The 16-hour workdays, due to a shortage of priests, are stressful. But the lack of personal human contact outside their role as pastor can be the most damaging.
For the older guys - the guys who grew up together in full seminaries and rectories where you could share the burdens of priesthood with small talk and a beer - the loneliness can be overwhelming.
This was not the church Dunphy grew up with.
The church he knew at St. Martha in Akron in the 1930s had three associates and a pastor who encouraged the young guys to have their friends over for card games. It was a priestly fraternity that suited the gregarious, freckled, red-haired Tommy Dunphy.
When he was 9, he would take a fancy glass from his mother's cupboard, draw a cross in red crayon on a white sheet, drape it over himself and pretend to celebrate Mass in Latin for the kids in the neighborhood. When the family cat died, Dunphy led a funeral procession of 8- to 12-year-olds and said prayers before they buried the animal in the back yard.
Few were surprised when he entered the seminary after ninth grade. The altar boy from St. Martha became one in a long line of some 50 kids who went into the priesthood from the church in Akron's North Hill section.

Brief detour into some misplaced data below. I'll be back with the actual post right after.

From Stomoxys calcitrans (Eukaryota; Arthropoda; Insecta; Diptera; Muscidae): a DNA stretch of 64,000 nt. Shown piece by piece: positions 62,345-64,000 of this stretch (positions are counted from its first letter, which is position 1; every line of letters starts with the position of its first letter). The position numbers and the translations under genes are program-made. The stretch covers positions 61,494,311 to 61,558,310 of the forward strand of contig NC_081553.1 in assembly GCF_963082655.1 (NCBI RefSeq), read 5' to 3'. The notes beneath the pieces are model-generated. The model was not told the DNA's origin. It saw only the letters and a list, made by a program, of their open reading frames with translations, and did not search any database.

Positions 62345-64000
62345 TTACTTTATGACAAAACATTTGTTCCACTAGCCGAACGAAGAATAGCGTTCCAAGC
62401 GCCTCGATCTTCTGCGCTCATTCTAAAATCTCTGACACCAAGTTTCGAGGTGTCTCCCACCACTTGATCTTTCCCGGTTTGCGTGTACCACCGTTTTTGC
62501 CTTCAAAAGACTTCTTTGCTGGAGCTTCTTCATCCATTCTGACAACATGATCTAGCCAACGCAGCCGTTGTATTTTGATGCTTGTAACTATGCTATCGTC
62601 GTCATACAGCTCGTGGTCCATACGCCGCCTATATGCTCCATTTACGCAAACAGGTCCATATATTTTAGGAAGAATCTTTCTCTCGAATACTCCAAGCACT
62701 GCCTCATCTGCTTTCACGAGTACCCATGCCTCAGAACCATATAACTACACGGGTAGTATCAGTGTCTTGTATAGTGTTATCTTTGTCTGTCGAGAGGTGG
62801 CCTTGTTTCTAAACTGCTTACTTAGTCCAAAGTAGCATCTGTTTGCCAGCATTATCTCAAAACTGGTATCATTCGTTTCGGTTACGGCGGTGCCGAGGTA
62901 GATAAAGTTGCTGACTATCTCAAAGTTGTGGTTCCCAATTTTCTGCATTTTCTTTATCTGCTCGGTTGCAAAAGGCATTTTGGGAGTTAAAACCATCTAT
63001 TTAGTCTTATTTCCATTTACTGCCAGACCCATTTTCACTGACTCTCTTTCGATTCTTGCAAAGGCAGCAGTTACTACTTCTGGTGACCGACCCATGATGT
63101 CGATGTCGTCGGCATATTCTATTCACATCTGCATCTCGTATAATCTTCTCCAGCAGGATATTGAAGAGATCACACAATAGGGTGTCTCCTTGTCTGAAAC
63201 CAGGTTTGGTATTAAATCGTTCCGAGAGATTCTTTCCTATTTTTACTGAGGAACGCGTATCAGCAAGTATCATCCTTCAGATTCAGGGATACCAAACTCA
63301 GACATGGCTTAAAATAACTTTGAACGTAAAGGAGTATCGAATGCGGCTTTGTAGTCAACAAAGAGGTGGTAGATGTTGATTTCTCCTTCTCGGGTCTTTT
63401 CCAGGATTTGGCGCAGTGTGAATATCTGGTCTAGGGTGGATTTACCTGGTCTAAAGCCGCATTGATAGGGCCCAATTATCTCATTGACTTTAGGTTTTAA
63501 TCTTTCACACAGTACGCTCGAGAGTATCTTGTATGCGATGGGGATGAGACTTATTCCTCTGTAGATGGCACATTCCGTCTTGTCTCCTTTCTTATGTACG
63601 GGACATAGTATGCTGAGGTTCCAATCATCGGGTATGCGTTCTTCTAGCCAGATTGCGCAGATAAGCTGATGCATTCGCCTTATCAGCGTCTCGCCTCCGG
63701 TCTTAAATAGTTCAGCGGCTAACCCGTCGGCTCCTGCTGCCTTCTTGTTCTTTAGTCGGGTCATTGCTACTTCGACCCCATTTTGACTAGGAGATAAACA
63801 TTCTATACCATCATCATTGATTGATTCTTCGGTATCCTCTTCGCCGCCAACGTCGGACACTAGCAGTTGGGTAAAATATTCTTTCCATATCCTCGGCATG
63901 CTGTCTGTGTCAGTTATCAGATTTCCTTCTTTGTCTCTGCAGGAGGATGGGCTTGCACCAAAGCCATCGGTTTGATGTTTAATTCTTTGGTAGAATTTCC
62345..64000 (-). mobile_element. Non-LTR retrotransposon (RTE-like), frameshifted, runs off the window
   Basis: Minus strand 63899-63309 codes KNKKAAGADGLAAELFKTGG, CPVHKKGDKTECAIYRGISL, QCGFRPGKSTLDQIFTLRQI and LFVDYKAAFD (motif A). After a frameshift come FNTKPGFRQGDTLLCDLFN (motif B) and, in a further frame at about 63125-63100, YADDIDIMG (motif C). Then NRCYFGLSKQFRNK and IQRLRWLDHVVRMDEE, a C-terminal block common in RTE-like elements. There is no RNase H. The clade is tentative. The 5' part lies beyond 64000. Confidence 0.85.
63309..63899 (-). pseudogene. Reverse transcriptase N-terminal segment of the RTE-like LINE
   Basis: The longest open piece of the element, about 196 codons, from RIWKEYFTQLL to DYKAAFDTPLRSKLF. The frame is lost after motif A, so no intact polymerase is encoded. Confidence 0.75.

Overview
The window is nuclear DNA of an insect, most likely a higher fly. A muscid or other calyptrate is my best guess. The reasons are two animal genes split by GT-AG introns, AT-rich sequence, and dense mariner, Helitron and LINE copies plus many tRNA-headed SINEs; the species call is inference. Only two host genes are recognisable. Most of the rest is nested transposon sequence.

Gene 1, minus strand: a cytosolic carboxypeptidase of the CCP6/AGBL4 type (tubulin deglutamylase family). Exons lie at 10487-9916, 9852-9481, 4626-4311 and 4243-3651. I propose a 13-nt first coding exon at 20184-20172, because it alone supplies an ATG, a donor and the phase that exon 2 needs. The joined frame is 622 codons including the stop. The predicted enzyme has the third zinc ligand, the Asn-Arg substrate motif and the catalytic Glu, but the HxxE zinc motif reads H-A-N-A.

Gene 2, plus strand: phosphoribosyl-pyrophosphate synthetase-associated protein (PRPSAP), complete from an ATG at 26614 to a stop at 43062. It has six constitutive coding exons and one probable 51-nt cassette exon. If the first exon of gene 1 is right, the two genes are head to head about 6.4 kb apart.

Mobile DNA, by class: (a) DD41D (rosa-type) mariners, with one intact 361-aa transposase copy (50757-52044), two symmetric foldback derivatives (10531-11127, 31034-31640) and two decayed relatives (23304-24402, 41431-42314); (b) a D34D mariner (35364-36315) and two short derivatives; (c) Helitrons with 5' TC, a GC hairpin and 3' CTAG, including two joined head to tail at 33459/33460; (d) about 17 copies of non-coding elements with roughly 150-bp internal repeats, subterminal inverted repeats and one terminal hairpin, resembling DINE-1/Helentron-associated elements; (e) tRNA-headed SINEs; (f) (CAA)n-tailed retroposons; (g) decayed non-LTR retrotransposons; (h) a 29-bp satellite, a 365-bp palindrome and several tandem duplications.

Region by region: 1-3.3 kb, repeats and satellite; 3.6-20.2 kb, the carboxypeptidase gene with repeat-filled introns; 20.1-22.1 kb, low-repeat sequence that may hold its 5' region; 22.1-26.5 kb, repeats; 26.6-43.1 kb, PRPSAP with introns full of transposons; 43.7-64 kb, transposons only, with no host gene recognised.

It was a big adjustment for Dunphy to leave the two-block cocoon of church, home and neighborhood to get on an airplane for the first time and go to the high school seminary in Baltimore. But a kid who grew up sharing one bedroom and two bunk beds with three brothers took right away to the fraternal life of a seminarian with 400 other young men.
It was a great time.
He spent his summers as a counselor at Camp Santa Maria near Akron. There, Dunphy was the ringleader, encouraging his seminary buddies to bend the rules and sneak out at night. They often ended up at his mother's or sister's house for a home-cooked meal and a place to play poker and have a couple of seven-and-sevens.
But that was so long ago.
On this Monday night, as he putters around the empty house, he finds himself carrying on a conversation with his old friend. But the only voice he hears is his own, kidding him as Kraker would about not taking care of his car.